They also overlook your authority as your kids’ parents and want you to adopt their parenting style instead, which poses problems due to the cultural and generational differences.

10 Simple Things We Do To Save Money

Saving money and building wealth doesn’t always have to start with maxing out your 401(k) or buying a house to rent out.

It can be as simple as packing your lunch to work every day and wearing those free promotion T-shirts you got instead of dropping $10 on one at the store.

Hubby and I are simple people. We find beauty and fun in simple things. I think it has a lot to do with our modest upbringing. We are used to being happy with not much.

When You Are Ashamed Of Being Poor

This post was difficult and emotional for me to write. Everyone wants to extol the beauty of simplicity and minimalism. However, for those who know what it’s like to be poor and to be looked at by others as a poor person, you might beg to differ one way or another.

I grew up in a poor family. I heard and saw all sorts of things directed at me as a poor kid. But I’ve come a long way. And now I’m proud of coming out ahead and learning important lessons from my upbringing.

5 Things We No Longer Do To Save Money

We didn’t have much, Mr. FAF and I did all sorts of things to save money. Mr. FAF used to live in a garage-turned bedroom. We didn’t buy any holiday decorations.

But now that both of us have a job, we’ve loosened up a little bit and no longer go too extreme in saving money.

Dilemma: How Much Would You Pay For Your Spouse’s Good Sleep?

Our secret has been revealed. Mr. FAF and I don’t sleep together in the same bed or even in the same room. The reason? Mr. FAF’s snoring is unbearable to me.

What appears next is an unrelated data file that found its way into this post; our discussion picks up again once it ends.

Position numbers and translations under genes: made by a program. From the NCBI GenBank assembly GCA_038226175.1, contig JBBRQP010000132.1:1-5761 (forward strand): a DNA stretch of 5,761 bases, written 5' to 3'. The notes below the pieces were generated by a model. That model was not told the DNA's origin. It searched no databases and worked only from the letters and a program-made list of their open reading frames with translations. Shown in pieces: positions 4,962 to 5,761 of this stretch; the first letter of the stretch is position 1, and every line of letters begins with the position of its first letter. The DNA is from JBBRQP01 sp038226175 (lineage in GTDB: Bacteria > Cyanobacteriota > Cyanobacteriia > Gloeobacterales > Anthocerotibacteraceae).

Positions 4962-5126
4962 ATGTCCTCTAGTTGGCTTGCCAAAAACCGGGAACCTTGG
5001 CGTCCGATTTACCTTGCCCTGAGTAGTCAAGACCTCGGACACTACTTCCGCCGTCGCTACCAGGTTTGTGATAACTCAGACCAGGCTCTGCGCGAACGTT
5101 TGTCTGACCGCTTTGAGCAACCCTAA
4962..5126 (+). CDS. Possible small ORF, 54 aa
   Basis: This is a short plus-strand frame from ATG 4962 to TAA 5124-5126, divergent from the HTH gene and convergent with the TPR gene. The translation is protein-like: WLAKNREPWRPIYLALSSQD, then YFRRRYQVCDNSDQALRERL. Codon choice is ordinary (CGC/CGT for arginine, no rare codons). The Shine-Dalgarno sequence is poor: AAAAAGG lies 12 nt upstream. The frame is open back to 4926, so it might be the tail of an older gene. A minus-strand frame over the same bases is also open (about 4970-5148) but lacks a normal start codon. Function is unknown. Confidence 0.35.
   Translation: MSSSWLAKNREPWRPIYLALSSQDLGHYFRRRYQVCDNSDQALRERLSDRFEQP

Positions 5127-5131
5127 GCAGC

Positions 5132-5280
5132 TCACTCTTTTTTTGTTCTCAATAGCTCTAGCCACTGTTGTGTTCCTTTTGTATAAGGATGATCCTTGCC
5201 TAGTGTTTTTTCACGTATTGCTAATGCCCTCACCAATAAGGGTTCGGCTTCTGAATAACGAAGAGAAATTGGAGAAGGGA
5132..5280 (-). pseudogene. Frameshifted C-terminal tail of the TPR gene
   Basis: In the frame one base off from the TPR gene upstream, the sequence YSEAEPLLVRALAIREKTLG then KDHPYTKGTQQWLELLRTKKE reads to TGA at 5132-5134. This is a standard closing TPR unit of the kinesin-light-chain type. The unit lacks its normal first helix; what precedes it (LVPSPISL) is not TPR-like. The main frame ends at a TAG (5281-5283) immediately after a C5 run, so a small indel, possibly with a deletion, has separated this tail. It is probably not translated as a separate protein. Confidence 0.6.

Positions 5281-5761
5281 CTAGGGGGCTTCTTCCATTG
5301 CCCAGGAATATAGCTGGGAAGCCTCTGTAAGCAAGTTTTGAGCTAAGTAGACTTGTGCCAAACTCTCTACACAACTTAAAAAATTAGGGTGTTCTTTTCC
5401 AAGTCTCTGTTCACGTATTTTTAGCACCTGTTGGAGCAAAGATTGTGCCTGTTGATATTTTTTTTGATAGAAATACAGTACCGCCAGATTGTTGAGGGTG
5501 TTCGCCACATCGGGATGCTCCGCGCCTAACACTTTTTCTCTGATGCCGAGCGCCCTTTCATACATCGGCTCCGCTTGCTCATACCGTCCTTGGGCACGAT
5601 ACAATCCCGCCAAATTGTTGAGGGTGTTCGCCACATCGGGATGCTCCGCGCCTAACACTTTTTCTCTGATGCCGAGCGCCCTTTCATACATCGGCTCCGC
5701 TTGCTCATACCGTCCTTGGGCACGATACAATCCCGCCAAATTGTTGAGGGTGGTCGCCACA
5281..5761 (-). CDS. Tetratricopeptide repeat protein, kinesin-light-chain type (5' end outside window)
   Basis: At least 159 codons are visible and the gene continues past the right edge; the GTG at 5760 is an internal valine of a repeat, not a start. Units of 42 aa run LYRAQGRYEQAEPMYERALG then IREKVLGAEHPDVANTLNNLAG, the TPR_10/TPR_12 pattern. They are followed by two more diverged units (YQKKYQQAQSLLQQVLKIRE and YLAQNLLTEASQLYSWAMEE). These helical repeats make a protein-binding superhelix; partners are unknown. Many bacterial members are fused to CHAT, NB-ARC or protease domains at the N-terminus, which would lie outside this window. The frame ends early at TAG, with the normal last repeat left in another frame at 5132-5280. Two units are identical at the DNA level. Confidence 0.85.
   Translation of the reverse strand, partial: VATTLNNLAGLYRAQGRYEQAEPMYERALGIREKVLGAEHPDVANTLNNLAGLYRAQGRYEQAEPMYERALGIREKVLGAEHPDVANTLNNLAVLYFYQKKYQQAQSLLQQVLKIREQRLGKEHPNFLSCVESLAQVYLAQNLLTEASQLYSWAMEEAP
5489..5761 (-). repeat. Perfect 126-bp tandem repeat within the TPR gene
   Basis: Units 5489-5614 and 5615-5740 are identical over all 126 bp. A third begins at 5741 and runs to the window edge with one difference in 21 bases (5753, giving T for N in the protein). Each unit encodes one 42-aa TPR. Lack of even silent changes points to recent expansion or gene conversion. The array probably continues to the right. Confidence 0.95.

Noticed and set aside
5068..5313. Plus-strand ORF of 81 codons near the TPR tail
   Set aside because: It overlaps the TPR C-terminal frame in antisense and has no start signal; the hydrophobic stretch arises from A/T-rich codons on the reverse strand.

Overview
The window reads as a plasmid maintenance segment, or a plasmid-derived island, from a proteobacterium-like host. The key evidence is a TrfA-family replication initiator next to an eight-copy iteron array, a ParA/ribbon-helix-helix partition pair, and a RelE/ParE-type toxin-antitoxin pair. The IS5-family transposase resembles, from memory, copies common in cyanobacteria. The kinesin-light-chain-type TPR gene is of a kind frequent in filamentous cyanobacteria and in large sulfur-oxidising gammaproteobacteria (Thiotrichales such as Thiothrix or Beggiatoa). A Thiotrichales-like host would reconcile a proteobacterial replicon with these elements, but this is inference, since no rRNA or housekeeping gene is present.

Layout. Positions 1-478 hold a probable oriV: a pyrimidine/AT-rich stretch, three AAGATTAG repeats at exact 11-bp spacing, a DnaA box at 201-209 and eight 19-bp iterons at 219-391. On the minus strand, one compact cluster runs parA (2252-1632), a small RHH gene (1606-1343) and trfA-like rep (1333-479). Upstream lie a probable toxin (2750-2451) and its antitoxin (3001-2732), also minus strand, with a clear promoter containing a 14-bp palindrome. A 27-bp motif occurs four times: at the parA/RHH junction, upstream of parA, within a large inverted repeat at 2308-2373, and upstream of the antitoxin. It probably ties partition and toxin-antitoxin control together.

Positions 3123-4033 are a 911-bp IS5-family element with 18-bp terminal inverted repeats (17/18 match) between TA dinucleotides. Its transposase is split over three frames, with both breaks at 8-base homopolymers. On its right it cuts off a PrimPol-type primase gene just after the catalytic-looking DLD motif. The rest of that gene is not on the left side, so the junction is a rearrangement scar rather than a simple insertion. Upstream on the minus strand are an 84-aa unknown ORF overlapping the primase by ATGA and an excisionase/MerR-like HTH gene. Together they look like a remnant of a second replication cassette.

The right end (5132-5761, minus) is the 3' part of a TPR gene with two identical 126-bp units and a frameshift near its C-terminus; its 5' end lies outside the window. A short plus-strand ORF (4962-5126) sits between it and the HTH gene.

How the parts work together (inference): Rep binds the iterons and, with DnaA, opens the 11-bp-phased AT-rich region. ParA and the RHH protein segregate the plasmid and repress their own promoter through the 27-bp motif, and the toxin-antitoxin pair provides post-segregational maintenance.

I cannot sleep next to him, period. We tried to think of different ways to make it work like using earplugs and shopping for a big mattress. However, at the end of the day, we decided to just sleep in different rooms for our own sanity.

Why We Sent Our Baby To China

This is one of the most controversial posts on the blog so far. Some readers sympathized with us for having to sending our son to China for my in-laws to raise him while we were in school.

However, some also criticized us for not being able to provide for our child and not quitting our job to stay at home with him.

I read all the comments and understand where everyone is coming from. I am just happy our son is back in DC with us and will not send our kids anywhere from now on.

Conclusion

That wraps up the 10 most popular posts on Frugal Asian Finance in 2018. I still can’t believe this is the second time I’ve written this roundup. The blog is almost two years old now. Onwards!

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4 thoughts on “The Best of Frugal Asian Finance in 2018”

  • As a new reader, I appreciate this roundup. Thank you! I am inspired to share a bit more of my financial decision-making specifics in the new year. As an international, bi-cultural family, we’ve made some odd financial choices, too.

  • You aren’t posting as much as you used to, and I miss it. Your objective viewpoint on the American lifestyle, since you grew up in another culture, I find interesting. Hope that life with a second child, will settle down for you, and that you will find the time to post more once again.

  • Living in a frugal world is interesting, you are into the quality of materials and durability. You think twice in every money matters especially when spending it. Savings first before anything else.